and that following J2EE components: Application clients and applets

are components that run on
the client.




Java Servlet and Java Server Pages (JSP) technology components are Web components
that run on the server.



Enterprise Java Beans (EJB) components are business components that run on the server.

J2EE components are wr
itten in the java programming language and are compiled in the same
way as any program in the language. The difference between J2EE components and standard
java classes is that J2EE components are assembled into a J2EE application. Verified to be well
form
ed and in compliance with managed by the J2EE server.


J2EE CONTAINERS



Normally, thin
-
client multi tiered applications are hard to write because they involve many
lines of intricate code to handle transaction and state management, multithreading, res
ource
pooling, and other complex low
-
level details. The component
-
based and platform
-
independent
J2EE architecture makes J2EE applications easy to write because business logic is organized into
reusable components. In addition, the J2EE server provides und
erlying services in the form of a
container for every component type. Because you do not have to develop these services
yourself, you are free to concentrate on solving the business problem at hand.

Containers provide the runtime support for J2EE applicati
on components.

Containers provide a federated view of the underlying J2EE APIs to the application components.
J2EE application components never interact directly with other J2EE application components.
They use the protocols and methods of the container fo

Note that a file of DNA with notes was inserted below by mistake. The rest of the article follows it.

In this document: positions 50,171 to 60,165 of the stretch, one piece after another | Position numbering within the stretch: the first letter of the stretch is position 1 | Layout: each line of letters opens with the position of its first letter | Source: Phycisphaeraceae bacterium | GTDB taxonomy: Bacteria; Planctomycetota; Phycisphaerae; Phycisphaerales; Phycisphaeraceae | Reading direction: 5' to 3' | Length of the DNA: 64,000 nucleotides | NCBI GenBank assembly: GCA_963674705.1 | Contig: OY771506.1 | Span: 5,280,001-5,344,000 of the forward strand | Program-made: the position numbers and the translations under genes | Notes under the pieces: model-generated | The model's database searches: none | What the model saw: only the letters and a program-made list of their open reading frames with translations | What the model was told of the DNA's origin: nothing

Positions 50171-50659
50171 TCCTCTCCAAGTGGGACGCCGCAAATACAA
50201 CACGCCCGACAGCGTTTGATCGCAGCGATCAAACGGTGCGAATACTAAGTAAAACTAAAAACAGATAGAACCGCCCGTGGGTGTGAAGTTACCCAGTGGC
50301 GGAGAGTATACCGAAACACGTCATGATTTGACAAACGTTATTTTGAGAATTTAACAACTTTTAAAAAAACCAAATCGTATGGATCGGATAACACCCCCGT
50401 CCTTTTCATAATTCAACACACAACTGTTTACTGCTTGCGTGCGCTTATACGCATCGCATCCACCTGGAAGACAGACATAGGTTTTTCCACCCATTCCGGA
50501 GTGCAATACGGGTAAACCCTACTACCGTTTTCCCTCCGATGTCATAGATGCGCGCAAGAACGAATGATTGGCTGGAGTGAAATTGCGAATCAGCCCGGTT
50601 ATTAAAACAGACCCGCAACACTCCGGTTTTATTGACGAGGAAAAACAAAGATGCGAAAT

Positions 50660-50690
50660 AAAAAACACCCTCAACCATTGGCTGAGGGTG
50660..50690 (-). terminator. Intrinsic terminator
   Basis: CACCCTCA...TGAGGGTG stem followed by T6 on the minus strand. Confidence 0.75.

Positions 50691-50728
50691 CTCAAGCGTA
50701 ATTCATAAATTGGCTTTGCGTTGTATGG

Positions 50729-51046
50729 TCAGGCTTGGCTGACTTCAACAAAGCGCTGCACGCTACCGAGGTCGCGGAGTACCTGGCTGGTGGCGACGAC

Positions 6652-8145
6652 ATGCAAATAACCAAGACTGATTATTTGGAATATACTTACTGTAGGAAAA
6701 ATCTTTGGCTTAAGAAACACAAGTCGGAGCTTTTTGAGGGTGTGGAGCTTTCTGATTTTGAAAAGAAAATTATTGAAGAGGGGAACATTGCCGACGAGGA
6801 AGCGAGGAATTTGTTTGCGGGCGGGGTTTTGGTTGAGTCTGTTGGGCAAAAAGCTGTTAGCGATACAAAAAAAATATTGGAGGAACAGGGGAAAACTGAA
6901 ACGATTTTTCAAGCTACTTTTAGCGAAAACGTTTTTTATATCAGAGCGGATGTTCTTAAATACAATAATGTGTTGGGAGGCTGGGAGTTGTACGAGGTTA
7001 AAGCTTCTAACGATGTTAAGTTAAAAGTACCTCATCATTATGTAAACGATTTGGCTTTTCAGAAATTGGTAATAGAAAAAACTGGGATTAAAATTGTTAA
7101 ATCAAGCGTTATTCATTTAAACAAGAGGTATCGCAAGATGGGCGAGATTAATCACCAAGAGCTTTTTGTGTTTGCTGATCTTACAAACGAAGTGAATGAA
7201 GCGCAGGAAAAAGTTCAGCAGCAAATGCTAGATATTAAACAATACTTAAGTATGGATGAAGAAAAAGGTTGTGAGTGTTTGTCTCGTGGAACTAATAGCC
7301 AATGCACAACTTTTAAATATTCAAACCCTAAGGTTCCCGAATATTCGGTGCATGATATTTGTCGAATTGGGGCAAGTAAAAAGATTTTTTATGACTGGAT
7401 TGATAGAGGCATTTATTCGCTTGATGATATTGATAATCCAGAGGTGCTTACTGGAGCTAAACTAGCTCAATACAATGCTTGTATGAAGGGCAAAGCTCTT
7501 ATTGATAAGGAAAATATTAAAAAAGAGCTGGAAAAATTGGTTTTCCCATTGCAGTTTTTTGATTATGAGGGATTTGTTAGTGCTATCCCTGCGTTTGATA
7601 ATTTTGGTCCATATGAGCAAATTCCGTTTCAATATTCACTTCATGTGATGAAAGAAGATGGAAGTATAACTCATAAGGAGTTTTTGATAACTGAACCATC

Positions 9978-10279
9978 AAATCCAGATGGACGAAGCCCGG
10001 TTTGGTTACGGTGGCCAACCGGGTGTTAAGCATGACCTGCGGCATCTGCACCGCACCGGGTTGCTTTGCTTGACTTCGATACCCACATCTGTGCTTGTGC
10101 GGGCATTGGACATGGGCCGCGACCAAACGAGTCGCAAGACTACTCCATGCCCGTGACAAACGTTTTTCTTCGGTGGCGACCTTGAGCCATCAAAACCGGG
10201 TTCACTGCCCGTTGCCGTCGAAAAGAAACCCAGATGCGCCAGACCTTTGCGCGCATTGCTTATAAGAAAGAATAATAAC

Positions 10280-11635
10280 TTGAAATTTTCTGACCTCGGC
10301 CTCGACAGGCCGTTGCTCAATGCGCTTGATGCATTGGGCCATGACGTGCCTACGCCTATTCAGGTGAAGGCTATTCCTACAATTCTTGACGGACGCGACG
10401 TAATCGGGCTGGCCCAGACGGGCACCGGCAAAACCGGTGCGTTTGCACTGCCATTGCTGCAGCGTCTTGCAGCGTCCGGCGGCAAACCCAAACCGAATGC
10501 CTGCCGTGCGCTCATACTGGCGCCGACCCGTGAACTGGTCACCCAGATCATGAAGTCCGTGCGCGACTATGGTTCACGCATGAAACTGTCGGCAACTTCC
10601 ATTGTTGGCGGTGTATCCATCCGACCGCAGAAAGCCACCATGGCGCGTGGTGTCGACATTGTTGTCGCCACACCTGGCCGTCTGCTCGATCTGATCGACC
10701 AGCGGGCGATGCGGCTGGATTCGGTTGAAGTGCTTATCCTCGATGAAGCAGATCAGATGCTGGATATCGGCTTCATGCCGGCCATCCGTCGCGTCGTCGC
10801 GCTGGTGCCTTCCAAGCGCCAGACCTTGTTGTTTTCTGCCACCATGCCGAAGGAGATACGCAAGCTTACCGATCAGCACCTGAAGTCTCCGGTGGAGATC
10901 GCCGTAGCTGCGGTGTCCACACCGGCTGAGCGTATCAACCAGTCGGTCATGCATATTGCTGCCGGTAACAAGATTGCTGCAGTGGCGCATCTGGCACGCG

r interacting with each other and with
platform services. Interposing a container between the application components and the J2EE
services allows the container to transparently inject the services defined by the components
deployment descriptors, such as d
eclarative transaction management, security checks, resource
pooling, and state management. A typical J2EE product will provide a container for each
application component type: application client container, applet container, web component
container, and en
terprise bean container.


Figure: J2EE Server and Containers











J2EE SERVER



It is a runtime portion of a J2EE product. A J2EE server provides EJB and Web containers. The
component
-
based and platform
-
independent J2EE architecture makes J2EE applications easy to
write bec
ause business logic is organized into reusable components and the J2EE server provides
underlying services in the form of a container for every component type.

CONTAINERS AND SERVICES



Components are installed in their containers during deployment and

are the interface
between a component and the low
-
level platform
-
specific functionality that supports the
component. Before a web, enterprise bean, or application client component can be executed, it
must be assembled onto a J2EE application and deployed
into its container. The assembly
process involves specifying container settings for each component in the J2EE application and for
the J2EE application itself. Container settings customize the underlying support provided by the
J2EE Server, which include s
ervices such as security, transaction management, Java Naming and
Directory Interface (JNDI) lookups, and remote connectivity. Here are some of the highlights:


Browser

Application
Client

Application
client container

J2EE Server

Servlet

JSP Page

Web Container

Enterprise
Bean

EJB Container

Enterprise
Bean

Database

Client Machine



The J2EE security model lets you configure a web component or enterprise bean so
system
resources are accessed only by authorized users.



The J2EE transaction model lets you specify relationships among methods that make up a